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Advocacy Strategies:
Negotiating for ESY Services
by Pete & Pam Wright,

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If your child needs Extended School Year Services (ESY) but the school does not want to provide these services, you need to learn about the legal requirements for ESY and how to use advocacy strategies to negotiate with the school.

Your Parental Role

As a parent, you negotiate with the school on your child’s behalf. To negotiate successfully, you need information about:

  • Your child’s disability
  • our child's rights and your rights & responsibilities
  • How your child learns and needs to be taught
  • How to measure and monitor your child's progres

If you have a disagreement about ESY services, you need to learn about your state standards for ESY.

Do not accept legal advice from school personnel. While school staff may believe what they tell you is correct, educators are not legal experts. Most school staff have not actually read the statute, regulation, or current caselaw on a specific legal issue. You need to read the law for yourself, not rely on an interpretation of it by another person.

Get Your State ESY Manual or Standards

Contact your state department of education (Directory of State Department of Education) and request two copies of your state's ESY Manual or ESY Standards (one for you and one for your child's team).

Tip: This information may be available on the website of your state department of education.

Go through your state's ESY Manual or Standards to learn the standards your state adopted. Dog-ear or put Post-It notes on pages so you can find relevant information quickly. Mark the text in your copy with a highlighter.

Legal Requirements Vary

Nearly 30 years ago, In Daniel Lawyer v. Chesterfield (VA) Board of Education (E.D. VA 1993), the Judge listed several factors that IEP teams should consider when making decisions about ESY:

  • Recoupment in the Fall
  • Window of opportunity to learn emerging skills
  • Child's rate of progress
  • Child's behavioral or physical problems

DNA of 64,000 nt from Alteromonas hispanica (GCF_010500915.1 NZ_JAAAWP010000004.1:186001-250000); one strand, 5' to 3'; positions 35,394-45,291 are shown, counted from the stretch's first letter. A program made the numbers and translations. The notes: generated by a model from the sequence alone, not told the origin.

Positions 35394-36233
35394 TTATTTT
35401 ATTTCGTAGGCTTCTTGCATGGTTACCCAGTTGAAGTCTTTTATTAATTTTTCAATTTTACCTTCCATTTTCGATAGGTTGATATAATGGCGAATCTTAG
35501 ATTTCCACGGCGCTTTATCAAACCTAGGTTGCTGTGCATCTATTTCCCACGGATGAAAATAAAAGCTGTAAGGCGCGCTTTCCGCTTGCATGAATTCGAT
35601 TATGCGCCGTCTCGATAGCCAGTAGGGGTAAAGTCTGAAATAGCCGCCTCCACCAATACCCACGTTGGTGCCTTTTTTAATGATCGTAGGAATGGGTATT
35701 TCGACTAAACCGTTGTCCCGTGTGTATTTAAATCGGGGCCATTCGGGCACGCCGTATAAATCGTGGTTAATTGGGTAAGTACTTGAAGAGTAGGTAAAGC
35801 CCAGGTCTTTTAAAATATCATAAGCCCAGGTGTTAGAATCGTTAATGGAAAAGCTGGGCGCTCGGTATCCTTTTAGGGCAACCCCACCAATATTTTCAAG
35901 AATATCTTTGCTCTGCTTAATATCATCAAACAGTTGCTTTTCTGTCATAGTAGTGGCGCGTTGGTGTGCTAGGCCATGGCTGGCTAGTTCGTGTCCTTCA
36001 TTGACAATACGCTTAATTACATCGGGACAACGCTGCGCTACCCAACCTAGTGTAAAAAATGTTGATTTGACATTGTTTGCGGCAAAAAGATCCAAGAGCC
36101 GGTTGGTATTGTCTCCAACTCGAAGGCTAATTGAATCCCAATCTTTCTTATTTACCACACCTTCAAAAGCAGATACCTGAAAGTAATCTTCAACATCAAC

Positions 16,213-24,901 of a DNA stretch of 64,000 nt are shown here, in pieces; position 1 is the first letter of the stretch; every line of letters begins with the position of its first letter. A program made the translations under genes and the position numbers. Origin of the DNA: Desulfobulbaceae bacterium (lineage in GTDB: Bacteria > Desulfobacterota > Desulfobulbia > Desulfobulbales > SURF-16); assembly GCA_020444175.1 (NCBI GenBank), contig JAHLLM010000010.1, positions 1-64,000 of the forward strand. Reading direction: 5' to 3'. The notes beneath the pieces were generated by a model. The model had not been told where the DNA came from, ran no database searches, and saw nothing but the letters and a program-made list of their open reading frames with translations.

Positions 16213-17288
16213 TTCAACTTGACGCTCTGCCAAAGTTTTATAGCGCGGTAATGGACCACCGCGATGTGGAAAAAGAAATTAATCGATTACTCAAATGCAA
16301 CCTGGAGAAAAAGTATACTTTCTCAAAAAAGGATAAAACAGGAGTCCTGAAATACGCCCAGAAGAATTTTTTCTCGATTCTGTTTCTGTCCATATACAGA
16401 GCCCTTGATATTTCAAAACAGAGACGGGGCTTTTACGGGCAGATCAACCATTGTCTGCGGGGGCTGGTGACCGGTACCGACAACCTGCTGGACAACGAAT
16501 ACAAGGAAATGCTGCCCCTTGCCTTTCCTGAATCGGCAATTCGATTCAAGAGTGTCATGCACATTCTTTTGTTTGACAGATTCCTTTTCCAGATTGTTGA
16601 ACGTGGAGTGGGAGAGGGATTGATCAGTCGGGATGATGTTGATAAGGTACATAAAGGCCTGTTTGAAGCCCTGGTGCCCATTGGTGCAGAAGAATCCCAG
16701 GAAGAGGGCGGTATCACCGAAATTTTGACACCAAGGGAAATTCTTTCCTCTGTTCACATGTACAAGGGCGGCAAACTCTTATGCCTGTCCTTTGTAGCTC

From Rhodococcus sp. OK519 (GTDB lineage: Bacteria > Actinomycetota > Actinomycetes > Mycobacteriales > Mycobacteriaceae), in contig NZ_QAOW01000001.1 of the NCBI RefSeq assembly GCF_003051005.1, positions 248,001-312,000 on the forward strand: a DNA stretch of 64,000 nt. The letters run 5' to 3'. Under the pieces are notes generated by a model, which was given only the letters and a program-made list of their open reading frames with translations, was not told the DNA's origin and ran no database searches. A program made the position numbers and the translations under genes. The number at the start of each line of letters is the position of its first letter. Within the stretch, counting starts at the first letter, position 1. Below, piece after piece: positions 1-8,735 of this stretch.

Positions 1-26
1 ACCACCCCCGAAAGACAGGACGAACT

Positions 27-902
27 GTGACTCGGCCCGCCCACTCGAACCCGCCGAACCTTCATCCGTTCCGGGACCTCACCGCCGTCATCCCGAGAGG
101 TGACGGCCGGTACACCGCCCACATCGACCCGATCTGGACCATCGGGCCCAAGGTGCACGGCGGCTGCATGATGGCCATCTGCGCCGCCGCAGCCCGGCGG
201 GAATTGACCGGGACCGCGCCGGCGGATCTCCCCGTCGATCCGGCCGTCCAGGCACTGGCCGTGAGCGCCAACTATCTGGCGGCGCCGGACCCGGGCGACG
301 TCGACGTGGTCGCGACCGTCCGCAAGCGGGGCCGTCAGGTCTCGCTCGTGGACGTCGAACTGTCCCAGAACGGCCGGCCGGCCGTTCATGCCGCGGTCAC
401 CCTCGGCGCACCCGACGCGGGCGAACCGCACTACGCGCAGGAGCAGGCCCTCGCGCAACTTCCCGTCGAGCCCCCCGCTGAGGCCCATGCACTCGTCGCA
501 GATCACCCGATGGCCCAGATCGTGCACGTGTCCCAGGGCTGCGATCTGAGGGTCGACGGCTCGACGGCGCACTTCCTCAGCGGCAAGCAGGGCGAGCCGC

• Availability of alternative resources
  • Areas of the child's curriculum that need continuous attention
  • Vocational needs

In Reusch v. Fountain, (U.S. MD 1994), the court listed six factors the IEP team should consider in deciding if the child is eligible for ESY:

  1. Regression and recoupment - is the child likely to lose critical skills or fail to recover these skills within in a reasonable time
  2. Degree of progress toward IEP goals and objectives
  3. Emerging skills/breakthrough opportunities - Will a lengthy summer break cause significant problems for a child who is learning a key skill, like reading
  4. Interfering Behavior - does the child’s behavior interfere with his or her ability to benefit from special education
  5. Nature and/or severity of disability
  6. Special circumstances that interfere with child’s ability to benefit from special education

Over the years, federal courts have issued similar rulings on the factors schools must consider in ESY cases. Your State Department of Education may publish an ESY Manual or similar publication that clarifies the standards in your state.

Meet with Your Child's Team

Schedule a meeting with your child's team to discuss your child's need for ESY. Since prepartion is the key to success, you need to prepare for this meeting.

Make copies of Standards for Extended School Year by Nissan Bar-Lev for members of your child's team. Since Dr. Bar-Lev is a respected director of special education, your team is more likely to accept what he has written.

You should also bring two copies of your state's ESY Manual or Standards. Give one copy to the team leader. Your copy looks well-read - pages are tabbed or have Post-It notes, and are marked up with a highlighter.

The Need to Save Face and How to Use the "Columbo Strategy"

If your child's team has already taken the position that your child does not need ESY services, and it becomes clear they were wrong, you need to give them a way to change their position while also saving face.

As one parent learned in How I Got ESY Services After the School Said No, it is helpful to ask questions and use the Columbo Strategy.

To learn more about these issues, Read Chapter 4: Learning the Rules of the Game, Chapter 5: Obstacles to Success and Chapter 25: Preparing for Meetings in Wrightslaw: From Emotions to Advocacy, 2nd Edition.

Next, read How to Solve Parent-School Problems and Protect Relationships.

Learn more about Extended School Year (ESY) Services

Learn more about the parent as expert and
special education advocacy.

About the Authors

Peter W.D. Wright and Pamela Darr Wright were Adjunct Professors of Law at the William and Mary Law School where they taught a course about special education law and advocacy and helped to develop the Law School's Special Education Law Clinic.

They are co-authors of several books published by Harbor House Law Press including Wrightslaw: Special Education Law, 2nd Edition (ISBN: 978-1-892320-16-2); Wrightslaw: From Emotions to Advocacy, 2nd Edition (978-1-892320-09-4); Wrightslaw: All About IEPs (ISBN: 978-1-892320-20-9); Wrightslaw: All About Tests and Assessments, 2nd Edition with Melissa Farrall; and produced the award-winning documentary, Surviving Due Process: Stephen Jeffers v. School Board DVD Video.

The Wrights built several websites to help parents of children with disabilities in their quest for quality special education programs. They also publish The Special Ed Advocate, an online newsletter.

Revised too many times to count, including on 07/20/22

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